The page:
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J Nerv Ment Dis. 2009 May;197(5):337-47. doi: 10.1097/NMD.0b013e3181a2087e.

Significance of endorsement of psychotic symptoms by US Latinos.

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  • 1Department of Psychiatry, Columbia University and New York State Psychiatric Institute, New York, New York, USA. rlewis@nyspi.cpmc.columbia.edu

Abstract

In US regional studies, Latinos frequently endorse psychotic symptoms associated with impairment and mental health service use, yet do not meet criteria for psychotic disorder. Using a nationally representative Latino sample (N = 2554), we examined the prevalence of psychotic symptoms, their relationship to psychotic disorder, their correlates, and their relationship to mental health outcomes. In this sample, 9.5% (SE = 0.7) endorsed 1 or more lifetime psychotic symptoms, yet 93% of endorsers did not meet Structured Clinical Interview for DSM-IV criteria for psychotic disorders. Endorsement was associated with physical and emotional distress, particularly lifetime anxiety and current substance use disorder. Acculturation to US society and reliance on spiritual/religious help were also associated with psychotic symptom endorsement. These symptoms have substantial clinical significance, being independently associated with suicidal ideation, mental health-related disability, and outpatient mental health service utilization. Endorsed psychotic symptoms in Latinos may constitute a clinically significant marker of general psychiatric vulnerability rather than a sign of psychotic disorder.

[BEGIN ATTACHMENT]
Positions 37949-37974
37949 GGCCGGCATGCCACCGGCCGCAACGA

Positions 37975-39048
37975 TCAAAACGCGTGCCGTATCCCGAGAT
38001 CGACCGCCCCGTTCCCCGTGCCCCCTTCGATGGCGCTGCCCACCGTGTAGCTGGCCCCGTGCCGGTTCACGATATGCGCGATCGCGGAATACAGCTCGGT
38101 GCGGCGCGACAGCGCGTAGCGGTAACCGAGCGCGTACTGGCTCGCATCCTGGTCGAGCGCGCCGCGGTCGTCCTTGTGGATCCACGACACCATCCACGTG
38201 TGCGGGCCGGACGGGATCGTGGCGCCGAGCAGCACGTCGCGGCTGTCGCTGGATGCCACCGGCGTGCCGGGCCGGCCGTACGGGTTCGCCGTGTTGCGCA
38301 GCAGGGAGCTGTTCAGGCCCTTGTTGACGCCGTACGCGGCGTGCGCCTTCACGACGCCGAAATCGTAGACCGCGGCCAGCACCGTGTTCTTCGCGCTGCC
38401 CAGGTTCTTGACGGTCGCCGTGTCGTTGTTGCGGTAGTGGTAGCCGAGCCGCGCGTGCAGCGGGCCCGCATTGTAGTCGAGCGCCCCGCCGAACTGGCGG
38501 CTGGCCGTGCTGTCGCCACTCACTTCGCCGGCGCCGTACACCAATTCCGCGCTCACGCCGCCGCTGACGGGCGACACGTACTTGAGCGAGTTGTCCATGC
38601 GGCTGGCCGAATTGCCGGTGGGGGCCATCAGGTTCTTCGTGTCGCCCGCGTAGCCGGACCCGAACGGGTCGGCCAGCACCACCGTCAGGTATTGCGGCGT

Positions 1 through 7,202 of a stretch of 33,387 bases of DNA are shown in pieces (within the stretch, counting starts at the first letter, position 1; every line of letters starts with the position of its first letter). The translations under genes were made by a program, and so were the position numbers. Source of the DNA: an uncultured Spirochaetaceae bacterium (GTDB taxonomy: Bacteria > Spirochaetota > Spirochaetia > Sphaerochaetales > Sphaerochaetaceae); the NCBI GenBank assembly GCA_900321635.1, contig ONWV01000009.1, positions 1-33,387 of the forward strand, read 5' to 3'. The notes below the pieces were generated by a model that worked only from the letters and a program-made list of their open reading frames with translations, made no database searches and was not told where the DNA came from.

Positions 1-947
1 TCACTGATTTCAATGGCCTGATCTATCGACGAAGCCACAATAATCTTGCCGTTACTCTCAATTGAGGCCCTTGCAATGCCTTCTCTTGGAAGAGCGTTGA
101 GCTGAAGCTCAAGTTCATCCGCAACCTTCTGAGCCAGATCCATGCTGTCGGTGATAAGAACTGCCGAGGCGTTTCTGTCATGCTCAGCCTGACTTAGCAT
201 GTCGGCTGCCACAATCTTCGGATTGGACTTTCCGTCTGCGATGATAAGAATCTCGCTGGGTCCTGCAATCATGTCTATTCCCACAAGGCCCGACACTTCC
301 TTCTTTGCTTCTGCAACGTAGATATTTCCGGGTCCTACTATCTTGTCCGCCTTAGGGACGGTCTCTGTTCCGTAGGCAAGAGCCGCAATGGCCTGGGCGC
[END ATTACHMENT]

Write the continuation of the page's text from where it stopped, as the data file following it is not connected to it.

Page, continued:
PMID:
19440107
[PubMed - indexed for MEDLINE]
PMCID:
PMC2782526
Free PMC Article
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